It is necessary for her to make a distinction for a number of reasons. Firstly, because the majority of people, or indeed almost all people, as she put it, react with shock and dismay at her assertion. Furthermore, she maintains that in order to maintain reproductive rights, it is necessary to be willing to share one’s experiences and to be able to articulate the desire to have been aborted.

To achieve this, she must portray her mother as a victim and herself as someone who would not have known anything (or only momentarily experienced pain) had she been aborted. Consequently, she wishes her mother had aborted her.

I am unaware of Beisner, but it is evident that her remarks are motivated by a sense of ultimate responsibility for her mother’s challenging life circumstances. It is therefore unsurprising that she is so angry at the suggestion that she could have done what she did just as well as she did. This is despite the fact that the basic premise of the film “It’s a Wonderful Life” is the very opposite of what she is suggesting.

The pro-life perspective is unified by a number of foundational principles. One of the primary connecting tissues is the recognition that we are not interchangeable parts; that each individual is unique; that each individual has a special contribution to make; and that the termination of one child’s life does not provide the opportunity for a “start over” through the birth of another.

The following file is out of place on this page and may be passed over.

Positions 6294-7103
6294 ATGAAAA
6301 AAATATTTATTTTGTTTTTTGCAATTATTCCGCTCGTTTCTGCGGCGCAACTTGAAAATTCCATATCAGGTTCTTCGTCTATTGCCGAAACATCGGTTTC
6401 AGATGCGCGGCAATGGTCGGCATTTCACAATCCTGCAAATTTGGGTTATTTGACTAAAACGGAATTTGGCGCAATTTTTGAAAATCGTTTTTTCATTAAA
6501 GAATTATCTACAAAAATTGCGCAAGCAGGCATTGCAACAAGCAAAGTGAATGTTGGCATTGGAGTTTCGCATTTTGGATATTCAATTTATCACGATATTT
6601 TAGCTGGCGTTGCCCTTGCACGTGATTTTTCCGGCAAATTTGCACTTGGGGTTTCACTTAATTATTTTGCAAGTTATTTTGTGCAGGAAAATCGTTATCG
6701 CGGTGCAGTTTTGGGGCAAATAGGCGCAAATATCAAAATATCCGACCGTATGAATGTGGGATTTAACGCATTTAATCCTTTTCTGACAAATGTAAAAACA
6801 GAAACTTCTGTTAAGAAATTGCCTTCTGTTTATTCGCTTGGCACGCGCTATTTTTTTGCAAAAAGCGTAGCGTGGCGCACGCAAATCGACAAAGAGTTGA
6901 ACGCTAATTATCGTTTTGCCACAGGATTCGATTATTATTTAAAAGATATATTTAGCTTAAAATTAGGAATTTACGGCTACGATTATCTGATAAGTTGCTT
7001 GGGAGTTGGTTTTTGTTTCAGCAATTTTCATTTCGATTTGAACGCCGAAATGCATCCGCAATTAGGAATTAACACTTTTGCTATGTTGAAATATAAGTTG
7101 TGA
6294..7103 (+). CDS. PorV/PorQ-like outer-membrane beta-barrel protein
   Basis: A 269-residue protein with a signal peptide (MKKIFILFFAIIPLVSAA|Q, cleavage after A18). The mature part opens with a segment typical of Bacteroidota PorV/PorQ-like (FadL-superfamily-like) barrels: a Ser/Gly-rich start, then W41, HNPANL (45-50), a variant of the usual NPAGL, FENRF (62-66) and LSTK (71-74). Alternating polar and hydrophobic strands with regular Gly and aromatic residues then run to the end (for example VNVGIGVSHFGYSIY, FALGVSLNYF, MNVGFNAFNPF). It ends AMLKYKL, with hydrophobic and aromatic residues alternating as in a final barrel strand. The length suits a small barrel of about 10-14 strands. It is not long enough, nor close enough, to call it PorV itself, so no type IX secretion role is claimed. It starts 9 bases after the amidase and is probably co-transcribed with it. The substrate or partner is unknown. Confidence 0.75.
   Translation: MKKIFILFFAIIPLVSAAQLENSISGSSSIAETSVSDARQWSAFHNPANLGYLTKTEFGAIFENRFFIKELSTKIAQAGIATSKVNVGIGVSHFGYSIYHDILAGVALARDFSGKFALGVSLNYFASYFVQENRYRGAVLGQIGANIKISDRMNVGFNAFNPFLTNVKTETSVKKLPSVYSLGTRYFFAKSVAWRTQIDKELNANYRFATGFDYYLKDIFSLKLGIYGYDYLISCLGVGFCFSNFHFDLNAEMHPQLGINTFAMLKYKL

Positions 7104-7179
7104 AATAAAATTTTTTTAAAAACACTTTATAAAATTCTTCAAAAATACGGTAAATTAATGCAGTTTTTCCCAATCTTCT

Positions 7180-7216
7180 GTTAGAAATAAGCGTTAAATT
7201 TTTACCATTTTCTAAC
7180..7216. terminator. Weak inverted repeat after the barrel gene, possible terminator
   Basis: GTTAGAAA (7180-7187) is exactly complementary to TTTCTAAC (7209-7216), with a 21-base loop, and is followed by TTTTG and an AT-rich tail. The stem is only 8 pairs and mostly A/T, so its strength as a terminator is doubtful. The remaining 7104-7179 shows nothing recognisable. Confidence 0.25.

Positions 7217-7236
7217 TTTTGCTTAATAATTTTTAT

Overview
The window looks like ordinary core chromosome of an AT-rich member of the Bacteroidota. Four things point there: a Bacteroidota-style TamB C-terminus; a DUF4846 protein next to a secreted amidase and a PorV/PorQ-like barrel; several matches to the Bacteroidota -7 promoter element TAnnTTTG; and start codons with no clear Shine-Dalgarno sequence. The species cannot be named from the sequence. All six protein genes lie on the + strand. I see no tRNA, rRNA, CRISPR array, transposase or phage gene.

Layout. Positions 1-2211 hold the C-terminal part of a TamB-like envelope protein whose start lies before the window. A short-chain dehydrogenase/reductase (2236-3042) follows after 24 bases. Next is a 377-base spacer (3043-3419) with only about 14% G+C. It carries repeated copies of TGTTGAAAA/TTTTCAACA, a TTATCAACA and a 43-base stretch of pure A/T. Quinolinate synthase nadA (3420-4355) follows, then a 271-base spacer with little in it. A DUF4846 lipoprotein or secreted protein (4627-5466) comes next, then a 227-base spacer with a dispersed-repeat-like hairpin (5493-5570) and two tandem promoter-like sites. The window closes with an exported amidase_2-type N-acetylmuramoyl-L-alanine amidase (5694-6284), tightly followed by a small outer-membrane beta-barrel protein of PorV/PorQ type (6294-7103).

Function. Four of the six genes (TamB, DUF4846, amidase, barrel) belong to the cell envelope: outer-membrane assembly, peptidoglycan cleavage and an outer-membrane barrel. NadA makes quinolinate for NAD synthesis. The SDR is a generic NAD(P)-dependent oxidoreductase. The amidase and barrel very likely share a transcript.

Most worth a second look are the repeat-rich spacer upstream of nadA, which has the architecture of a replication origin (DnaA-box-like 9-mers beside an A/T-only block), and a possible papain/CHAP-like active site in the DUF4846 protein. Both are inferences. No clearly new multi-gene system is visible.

It is a fundamental tenet of the pro-life perspective that the life of an individual, or that of a mother and child, can be beset with difficulties. I am personally acquainted with numerous individuals who have experienced similar circumstances. However, we are unwilling to suggest that killing is a solution to suffering. We are gratified, even if Beisner asserts otherwise, that she was assisted in overcoming the disadvantages and injuries of her childhood to become a functional and contributing member of society.

In his penultimate sentence, Beisner expresses his sadness at the fact that she was unable to find the courage and selflessness necessary to make the decision. However, it is noteworthy that her final statement is, “But my attitude is that as long as I am already here, I might as well do all I can to make the world a better place, to ease the suffering of others, and to experience love and life to its fullest.”

It is evident that she does not genuinely espouse the preceding 1,442 words. Furthermore, it is evident that she should cease to blame herself for these events, which have occurred over many years.


Daniel Miller is responsible for nearly all of National Right to Life News' political writing.

With the election of Donald Trump to the U.S. presidency, Daniel Miller developed a deep obsession with U.S. politics that has never let go of the political scientist. Whether it's the election of Joe Biden, the midterm elections in Congress, the abortion rights debate in the Supreme Court or the mudslinging in the primaries - Daniel Miller is happy to stay up late for you.

Daniel was born and raised in New York. After living in China, working for a news agency and another stint at a major news network, he now lives in Arizona with his two daughters.